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Although I have been on at least six blimp flights, it was still an absolute thrill to climb aboard her one last time. I just wish I could have been “going up” (as the crew would say) that day. Dad used to bring me here to watch the blimp land so it was even more meaningful for me to have Anthony experience it up close. He now has something to tell his kids about when the time comes.

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Useless Fact: during one blimp flight, I was asked by the pilot if I wanted to fly her. I refused for some reason, and that regret will follow me to my grave!

Later that month, I did another golf photo shoot in the wee hours of the morning. Lots of great shots were taken.

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Despite my best efforts to avoid it, I had become a part of the Apple Cult when we switched providers. I looked high and low for an Android phone that appealed to me and none of them did, so I went with the iPhone 6 if, for anything, a different experience. So far it has been and I love it. I’ve since upgraded to the 6s.

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A group of FA/18 jets were practicing at the airport and the public was invited to see them up close.

Of course we went.

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September 2015

After riding 20+ miles one day, my bike’s odometer finally hit 1,000 miles. I had at least 1,000 on it before I installed the device.

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Still working, still enjoying the view from the patio.

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While putting my stuff away after work, I ended up throwing my keys in my scooter’s underseat storage – and closing it shut. I had to take the train as close to home as possible where Ann met me with my backup key.

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I then had to take the train back to work and was able to ride my scooter home. What an adventure. But worth it because I saw this guy on the train. Don’t bother – you’ll never be as cool as him.

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I decided to join a gym again, a move I kind of regret because the closest one isn’t really close. And being outdoors is better.

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October 2015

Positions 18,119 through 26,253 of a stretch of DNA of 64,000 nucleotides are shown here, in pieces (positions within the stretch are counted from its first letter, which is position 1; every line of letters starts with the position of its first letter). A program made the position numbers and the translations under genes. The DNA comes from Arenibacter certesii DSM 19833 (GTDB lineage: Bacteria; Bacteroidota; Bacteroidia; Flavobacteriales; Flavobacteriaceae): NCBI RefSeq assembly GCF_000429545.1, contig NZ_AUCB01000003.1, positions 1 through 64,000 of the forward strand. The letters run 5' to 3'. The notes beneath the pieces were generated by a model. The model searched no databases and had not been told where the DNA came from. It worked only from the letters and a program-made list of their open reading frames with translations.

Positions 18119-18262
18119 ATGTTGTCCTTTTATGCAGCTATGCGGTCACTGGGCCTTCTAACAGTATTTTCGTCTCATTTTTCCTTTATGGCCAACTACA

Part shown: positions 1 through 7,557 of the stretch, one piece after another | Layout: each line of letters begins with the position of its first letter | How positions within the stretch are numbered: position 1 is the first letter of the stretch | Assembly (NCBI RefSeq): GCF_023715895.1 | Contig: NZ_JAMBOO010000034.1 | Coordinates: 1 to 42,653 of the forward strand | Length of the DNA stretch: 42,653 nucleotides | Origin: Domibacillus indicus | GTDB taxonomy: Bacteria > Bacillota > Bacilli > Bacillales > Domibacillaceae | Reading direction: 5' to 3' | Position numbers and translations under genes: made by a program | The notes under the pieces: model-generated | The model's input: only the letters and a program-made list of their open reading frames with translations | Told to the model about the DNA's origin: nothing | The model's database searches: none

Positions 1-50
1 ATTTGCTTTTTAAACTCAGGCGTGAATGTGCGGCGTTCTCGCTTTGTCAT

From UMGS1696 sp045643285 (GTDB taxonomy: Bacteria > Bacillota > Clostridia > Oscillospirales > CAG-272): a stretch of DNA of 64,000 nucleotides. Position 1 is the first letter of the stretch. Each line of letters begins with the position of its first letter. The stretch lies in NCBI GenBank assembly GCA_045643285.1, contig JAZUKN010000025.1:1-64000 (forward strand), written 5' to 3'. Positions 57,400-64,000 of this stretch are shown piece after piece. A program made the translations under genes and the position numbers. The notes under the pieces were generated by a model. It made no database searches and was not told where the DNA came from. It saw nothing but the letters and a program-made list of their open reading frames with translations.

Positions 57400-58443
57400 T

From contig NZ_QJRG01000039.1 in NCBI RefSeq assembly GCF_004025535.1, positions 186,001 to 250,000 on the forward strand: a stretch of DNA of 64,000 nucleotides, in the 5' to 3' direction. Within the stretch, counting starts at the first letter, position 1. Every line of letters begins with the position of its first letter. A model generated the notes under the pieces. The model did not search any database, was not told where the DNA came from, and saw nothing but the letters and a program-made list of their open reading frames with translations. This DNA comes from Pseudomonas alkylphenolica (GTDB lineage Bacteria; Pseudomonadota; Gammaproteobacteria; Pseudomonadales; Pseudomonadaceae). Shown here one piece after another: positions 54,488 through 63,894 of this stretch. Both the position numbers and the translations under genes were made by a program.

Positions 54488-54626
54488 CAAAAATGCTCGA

I discovered San Antonio Winery and I like every flavor I’ve tried so far.

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The first week of October in Long Beach means one thing: Marathon Weekend!

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Anthony participated in his third Kids Fun Run on Saturday…

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…while Dad was up at an ungodly hour to ride his bike 20 miles on Sunday. It was 4:30 am when I took this shot.

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But even if it’s a long day, the reward is so worth everything you put into it.

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This was my sixth bike tour and I will be back in 2016 for my seventh, and my third combo (I’m running the 5k on Saturday).

Here’s the entire bike tour. I’d recommend running it at 2x speed.

Green Tea Kit Kats. ‘Nuff said.

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Our family tradition that started in 2004 continued as we got our picture taken in the cut-out at the local pumpkin patch.

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Despite November being No-Shave November, I went the opposite way and rid myself of facial hair a few weeks before because I got tired of the upkeep. And the grey.

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Halloween at the new place was as insane as I expected it to be. I wore this just so I could be in shorts at the office but I had to get my picture with a coworker who was dressed like The Dude – complete with his rug. Because it really tied his cubicle together.

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November 2015

An unannounced rocket test freaked out everyone in the SoCal area, including us.

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For the first time ever, I left some stuff on Dad’s headstone for Dia de los Muertos. Anthony made the flowers out of duct tape.

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We goofed around at the L.A. Auto Show.

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A bit of a proud moment at the auto show when I saw one of the projects I worked on finally on display. It was strange seeing it in its intended state when previously I’d only seen it as a PDF file for proofing.